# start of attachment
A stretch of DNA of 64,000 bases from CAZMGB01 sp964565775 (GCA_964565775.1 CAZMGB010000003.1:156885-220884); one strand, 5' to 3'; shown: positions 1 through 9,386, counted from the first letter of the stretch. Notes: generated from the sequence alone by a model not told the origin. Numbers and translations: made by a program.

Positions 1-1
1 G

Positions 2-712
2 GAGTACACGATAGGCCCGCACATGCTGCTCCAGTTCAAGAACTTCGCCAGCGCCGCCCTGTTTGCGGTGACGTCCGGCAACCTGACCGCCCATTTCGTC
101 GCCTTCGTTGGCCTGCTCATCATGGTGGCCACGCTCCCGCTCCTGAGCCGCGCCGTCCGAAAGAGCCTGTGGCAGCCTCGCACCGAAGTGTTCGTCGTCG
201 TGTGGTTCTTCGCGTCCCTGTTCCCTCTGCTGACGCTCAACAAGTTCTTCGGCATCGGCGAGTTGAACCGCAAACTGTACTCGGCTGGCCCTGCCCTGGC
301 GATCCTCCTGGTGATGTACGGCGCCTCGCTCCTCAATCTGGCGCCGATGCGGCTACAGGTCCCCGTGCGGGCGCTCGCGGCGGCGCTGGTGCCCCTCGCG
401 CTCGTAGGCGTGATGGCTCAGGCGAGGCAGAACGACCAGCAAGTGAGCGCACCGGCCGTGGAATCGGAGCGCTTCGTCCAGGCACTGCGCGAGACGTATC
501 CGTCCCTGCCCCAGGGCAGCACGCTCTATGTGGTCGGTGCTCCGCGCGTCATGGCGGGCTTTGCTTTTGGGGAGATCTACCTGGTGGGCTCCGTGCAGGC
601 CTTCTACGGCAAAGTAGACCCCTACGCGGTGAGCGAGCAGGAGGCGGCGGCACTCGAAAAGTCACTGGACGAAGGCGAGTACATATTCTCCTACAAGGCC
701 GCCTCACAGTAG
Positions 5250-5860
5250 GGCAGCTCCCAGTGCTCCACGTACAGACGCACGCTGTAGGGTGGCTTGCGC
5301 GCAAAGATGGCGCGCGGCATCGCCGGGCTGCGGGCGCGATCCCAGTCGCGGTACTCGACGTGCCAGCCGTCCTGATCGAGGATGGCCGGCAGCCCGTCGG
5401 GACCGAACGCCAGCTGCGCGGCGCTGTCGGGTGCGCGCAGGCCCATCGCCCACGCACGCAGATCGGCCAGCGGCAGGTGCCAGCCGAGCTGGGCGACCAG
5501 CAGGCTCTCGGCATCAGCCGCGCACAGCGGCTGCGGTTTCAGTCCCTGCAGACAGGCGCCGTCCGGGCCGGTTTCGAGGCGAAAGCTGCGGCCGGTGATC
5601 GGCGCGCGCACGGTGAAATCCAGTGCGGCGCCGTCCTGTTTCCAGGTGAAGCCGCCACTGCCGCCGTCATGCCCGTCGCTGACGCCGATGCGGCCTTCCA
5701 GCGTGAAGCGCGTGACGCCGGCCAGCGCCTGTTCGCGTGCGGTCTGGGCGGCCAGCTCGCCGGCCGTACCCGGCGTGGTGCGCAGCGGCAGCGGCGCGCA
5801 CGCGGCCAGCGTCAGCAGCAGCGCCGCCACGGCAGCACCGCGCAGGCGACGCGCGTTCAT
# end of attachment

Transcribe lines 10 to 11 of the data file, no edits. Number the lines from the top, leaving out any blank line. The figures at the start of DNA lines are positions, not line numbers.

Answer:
501 CGTCCCTGCCCCAGGGCAGCACGCTCTATGTGGTCGGTGCTCCGCGCGTCATGGCGGGCTTTGCTTTTGGGGAGATCTACCTGGTGGGCTCCGTGCAGGC
601 CTTCTACGGCAAAGTAGACCCCTACGCGGTGAGCGAGCAGGAGGCGGCGGCACTCGAAAAGTCACTGGACGAAGGCGAGTACATATTCTCCTACAAGGCC